Carcasses of animals killed in the storm or in subsequent flooding will attract blowflies in particular. Carcass removal is critical to minimizing fly problems; however, the severity of post- storm conditions may affect how and when disposal can occur. Listen for instructions from county or state health officials regarding what methods are appropriate for your area. For small animals (domestic or wild), incineration or disposal in an appropriate landfill are preferable. In some emergencies, local officials may approve immediate burial 3 feet deep, but check with your local government before burying dead animals. Do not place animal carcasses in dumpsters unless you are directed to do so; this will only aggravate fly problems if the dumpsters cannot be emptied regularly. See http://www.ext.colostate.edu/pubs/insect/05502.html
Cockroaches The oriental cockroach, sometimes called a “water bug”, lives in sewer drains, damp crawl spaces, basements and cellars. As water levels rise in those areas, this cockroach will often climb up and out of pipes leading underground and infest kitchen areas. The three keys to effective cockroach management are prevention and sanitation, detection and chemical control. See our fact sheet at http://www.ext.colostate.edu/pubs/insect/05553.html.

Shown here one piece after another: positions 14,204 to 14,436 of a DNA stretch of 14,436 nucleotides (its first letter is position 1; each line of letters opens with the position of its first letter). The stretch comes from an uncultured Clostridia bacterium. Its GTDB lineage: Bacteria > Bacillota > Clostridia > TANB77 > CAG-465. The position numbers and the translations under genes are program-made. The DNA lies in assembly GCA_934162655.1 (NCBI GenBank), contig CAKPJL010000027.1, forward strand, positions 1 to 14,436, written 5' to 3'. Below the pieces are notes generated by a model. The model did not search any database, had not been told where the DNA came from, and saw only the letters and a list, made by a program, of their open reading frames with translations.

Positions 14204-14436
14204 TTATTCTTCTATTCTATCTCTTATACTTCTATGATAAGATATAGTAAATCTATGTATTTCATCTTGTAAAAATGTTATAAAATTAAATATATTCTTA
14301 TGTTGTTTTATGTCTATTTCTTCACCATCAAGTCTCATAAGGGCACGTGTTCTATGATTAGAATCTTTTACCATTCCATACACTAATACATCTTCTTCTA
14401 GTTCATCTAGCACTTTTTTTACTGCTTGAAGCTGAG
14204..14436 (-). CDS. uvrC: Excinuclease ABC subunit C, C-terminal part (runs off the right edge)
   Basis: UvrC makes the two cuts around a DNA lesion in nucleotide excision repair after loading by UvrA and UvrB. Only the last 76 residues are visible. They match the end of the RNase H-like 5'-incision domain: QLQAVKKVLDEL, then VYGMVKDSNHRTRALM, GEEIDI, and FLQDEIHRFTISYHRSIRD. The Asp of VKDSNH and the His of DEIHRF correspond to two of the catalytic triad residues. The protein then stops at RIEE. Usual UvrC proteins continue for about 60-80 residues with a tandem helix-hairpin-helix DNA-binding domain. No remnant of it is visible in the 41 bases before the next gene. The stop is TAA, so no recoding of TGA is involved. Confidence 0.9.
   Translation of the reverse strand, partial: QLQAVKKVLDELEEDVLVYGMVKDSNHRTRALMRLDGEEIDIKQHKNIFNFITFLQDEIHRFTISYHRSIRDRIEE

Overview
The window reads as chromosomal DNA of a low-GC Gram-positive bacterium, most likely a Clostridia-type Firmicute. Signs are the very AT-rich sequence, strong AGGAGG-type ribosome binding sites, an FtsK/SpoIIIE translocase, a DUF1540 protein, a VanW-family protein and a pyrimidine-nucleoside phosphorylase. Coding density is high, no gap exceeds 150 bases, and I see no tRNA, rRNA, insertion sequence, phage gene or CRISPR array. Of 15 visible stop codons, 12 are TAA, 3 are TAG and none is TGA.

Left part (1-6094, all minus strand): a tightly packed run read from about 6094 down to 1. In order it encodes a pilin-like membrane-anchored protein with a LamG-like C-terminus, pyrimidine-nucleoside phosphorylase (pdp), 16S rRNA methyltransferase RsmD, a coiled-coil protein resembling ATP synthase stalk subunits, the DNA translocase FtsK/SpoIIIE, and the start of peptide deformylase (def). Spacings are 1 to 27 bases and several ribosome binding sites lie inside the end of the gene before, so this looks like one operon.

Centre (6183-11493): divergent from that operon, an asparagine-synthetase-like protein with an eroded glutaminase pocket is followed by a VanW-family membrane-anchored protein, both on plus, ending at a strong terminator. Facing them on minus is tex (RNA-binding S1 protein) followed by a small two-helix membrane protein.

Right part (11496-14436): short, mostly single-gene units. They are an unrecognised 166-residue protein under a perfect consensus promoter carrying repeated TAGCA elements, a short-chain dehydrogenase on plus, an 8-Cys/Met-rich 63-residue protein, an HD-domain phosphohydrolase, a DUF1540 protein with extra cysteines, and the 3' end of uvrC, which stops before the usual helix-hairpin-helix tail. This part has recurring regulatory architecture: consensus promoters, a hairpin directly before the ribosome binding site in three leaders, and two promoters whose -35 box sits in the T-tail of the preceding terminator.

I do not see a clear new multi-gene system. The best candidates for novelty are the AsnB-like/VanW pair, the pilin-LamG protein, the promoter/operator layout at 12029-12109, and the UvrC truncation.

Eliminate unnecessary water sources, food, and hiding places. Dispose of trash regularly as to not create food and shelter sources. Repair any leaks or plumbing malfunctions because cockroaches are attracted to water sources and damp environments. Store food in pest-safe containers. Caulk and install weather stripping where cockroaches can potentially enter the building. Use cockroach traps to locate areas with high population density. Traps will not eliminate an established colony, but are a useful tool in determining what your next steps should be. Place traps under sinks, against walls, in dark corners, and in cabinets. If the traps remain empty after a couple of days, then move traps to another likely location.